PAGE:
As you shop around, you’ll find that when it comes to grow lights, there is a wide variety of options in wide variety of price ranges. You’ll find the best selection and price at hardware and home improvement stores, but for specialty lights, you will likely have to look for an online seed or garden supply company. For the average gardener, pricey specialty grow lights are not worth it (don’t get me wrong, I’d LOVE to have one – and they probably are actually pretty fantastic, but unless you are growing greenhouse quantities, it doesn’t make sense to blow the budget when you can get good quality bulbs that will yield strong and healthy plants at a more reasonable price). Because the bulbs are what really matter, I would recommend finding the best price you can on quality bulbs, and then find the cheapest shop light fixture that will support the bulbs of your choice (you can also save a bit of money by buying your bulbs by the case, rather than individually or in pairs).
If you’re planning to start seeds, you need to think about where you’ll have space for them. Many homes already have a space that can double as a seed starting set up for a few months out of the year (a laundry room counter, a folding table in front of the patio door, a workbench in the basement). If you do not already have a suitable space for your seed starting set up, you might consider creating one. Seed starting racks can be found through most seed and garden supply companies, but there are also a variety of affordable shelving units that are perfect for seed starting (here’s a quick look at mine), or if you’re handy, you can build one with little more effort than rounding up some scrap wood and a handful of screws. The most important thing to remember when setting up for seed starting is to keep your seedlings away from strong drafts, which can make conditions too cold and cause problems with the seedlings’ ability to take up nutrients.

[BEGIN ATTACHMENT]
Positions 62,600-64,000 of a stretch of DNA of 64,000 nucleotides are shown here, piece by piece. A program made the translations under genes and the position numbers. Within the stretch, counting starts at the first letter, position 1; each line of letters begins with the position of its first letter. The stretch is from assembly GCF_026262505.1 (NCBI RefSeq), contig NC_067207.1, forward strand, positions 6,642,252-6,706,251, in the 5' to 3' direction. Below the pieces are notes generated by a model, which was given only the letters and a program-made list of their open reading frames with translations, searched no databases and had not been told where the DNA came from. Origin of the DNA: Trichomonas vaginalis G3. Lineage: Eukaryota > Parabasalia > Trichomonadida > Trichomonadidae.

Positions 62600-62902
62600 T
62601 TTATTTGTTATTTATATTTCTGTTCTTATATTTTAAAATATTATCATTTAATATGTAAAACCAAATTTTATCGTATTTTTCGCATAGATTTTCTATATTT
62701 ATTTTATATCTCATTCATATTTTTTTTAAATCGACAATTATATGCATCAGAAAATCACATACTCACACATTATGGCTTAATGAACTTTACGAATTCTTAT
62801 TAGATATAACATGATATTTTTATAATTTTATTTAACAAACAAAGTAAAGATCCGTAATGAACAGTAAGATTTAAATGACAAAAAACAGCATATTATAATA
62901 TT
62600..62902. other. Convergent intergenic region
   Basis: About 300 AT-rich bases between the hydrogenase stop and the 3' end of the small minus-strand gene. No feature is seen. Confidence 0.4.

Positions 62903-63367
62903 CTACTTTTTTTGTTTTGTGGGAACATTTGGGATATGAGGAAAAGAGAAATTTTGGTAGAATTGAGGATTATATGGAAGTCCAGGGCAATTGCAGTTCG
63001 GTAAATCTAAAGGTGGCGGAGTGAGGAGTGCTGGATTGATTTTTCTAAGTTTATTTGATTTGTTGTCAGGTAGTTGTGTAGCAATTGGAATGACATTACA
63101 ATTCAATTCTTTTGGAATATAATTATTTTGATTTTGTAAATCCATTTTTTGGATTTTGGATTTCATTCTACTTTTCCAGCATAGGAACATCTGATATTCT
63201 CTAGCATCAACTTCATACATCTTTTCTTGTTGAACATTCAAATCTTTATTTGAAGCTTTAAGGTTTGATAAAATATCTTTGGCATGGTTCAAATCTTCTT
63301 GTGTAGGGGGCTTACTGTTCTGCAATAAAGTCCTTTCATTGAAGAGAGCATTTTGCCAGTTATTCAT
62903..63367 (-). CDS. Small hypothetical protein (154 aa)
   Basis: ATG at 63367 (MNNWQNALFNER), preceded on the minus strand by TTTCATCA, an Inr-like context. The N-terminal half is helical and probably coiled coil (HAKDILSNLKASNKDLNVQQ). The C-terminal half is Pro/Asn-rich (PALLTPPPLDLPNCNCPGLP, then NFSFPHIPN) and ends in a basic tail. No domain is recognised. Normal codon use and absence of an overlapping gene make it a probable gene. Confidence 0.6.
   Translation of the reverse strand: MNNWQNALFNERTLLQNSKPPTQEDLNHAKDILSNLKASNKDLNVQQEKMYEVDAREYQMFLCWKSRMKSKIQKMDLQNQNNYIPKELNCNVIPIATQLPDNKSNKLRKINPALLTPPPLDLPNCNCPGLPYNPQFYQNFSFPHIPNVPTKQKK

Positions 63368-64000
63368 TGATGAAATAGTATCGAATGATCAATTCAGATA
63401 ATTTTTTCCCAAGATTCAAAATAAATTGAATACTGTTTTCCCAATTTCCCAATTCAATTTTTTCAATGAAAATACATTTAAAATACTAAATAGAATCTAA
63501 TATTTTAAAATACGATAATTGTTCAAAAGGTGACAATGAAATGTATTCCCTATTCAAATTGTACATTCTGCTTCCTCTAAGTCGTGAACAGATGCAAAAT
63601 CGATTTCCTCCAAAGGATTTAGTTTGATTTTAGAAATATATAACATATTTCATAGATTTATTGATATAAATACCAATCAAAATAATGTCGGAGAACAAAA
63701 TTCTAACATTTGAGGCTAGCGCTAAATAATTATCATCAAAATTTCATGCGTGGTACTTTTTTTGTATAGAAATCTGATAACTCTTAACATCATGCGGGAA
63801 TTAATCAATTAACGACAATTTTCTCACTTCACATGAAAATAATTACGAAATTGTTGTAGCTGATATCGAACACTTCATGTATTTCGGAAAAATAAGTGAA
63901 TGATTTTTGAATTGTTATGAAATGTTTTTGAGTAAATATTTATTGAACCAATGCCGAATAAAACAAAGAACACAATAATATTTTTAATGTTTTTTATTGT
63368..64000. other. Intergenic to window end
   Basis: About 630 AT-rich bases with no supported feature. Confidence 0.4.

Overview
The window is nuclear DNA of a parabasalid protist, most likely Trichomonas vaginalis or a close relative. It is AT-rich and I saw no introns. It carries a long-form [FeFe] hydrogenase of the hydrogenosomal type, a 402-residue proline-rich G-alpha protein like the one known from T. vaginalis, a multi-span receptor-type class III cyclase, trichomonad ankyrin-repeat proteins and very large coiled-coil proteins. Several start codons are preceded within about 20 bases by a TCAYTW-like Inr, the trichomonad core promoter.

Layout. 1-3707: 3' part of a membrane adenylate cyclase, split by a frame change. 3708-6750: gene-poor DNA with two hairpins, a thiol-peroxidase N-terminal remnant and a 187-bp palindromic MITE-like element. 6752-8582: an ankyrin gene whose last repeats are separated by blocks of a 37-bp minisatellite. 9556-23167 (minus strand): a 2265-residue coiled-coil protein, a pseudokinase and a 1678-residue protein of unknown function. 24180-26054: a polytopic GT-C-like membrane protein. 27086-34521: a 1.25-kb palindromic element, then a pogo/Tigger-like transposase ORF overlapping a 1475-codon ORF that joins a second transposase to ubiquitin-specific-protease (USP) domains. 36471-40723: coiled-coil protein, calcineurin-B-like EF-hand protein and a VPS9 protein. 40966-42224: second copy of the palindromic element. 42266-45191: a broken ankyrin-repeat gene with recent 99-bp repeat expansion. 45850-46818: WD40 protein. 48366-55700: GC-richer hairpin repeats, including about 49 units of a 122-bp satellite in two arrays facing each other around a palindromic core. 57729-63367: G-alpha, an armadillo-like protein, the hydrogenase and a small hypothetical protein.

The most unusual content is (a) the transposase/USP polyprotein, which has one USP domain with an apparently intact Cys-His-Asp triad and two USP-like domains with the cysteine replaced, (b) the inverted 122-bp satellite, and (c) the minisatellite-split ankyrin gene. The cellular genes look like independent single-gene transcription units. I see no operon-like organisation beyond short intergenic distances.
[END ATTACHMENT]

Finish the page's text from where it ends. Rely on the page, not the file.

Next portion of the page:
Plant Markers (optional, but worth it)
Unless you’re only starting one variety each of very easy to distinguish plants, it is enormously helpful to devise a plan to label your seedlings. This can be as simple as a quickly drawn map, or as involved as a creative DIY project. If you’re looking for something strictly utilitarian, you can find basic plastic plant markers wherever you find other seed starting supplies. You can also use craft popsicle sticks, plastic cutlery, or even simple printed labels that go on the outside of the pots or drip trays.
Timer (optional, but worth it)
While you can certainly start seeds without the use of a timer, it is definitely a tool that makes your job much, much easier. You don’t have to worry about remembering to turn the lights on early every morning, and off late each night. If you do not already have one packed away with the Christmas lights, you can find timers in the same aisle as the extension cords and power strips. If you’re planning ahead, the very best time of year to pick one up is the day after Christmas.
Heat Mat (optional, but worth it)
I was initially skeptical of the actual need for a heat mat, but after a few seasons of using one, I’m sold. Heat mats make a huge difference in those early days, especially if your house tends to be a little on cooler side. It used to be that it was difficult to find heat mats outside of the more expensive ones offered in seed catalogs, but I’ve noticed that they are starting to become more widely available (and more affordable, too). I picked up a couple of mats for around $20 each last spring at a home improvement store, and then came back later in the season when they started to close out the garden supplies and picked up another two for $10 each. The best no-cost alternative to a heat mat is actually to set your seed trays on top of the refrigerator or freezer.
Fan (optional, but helpful)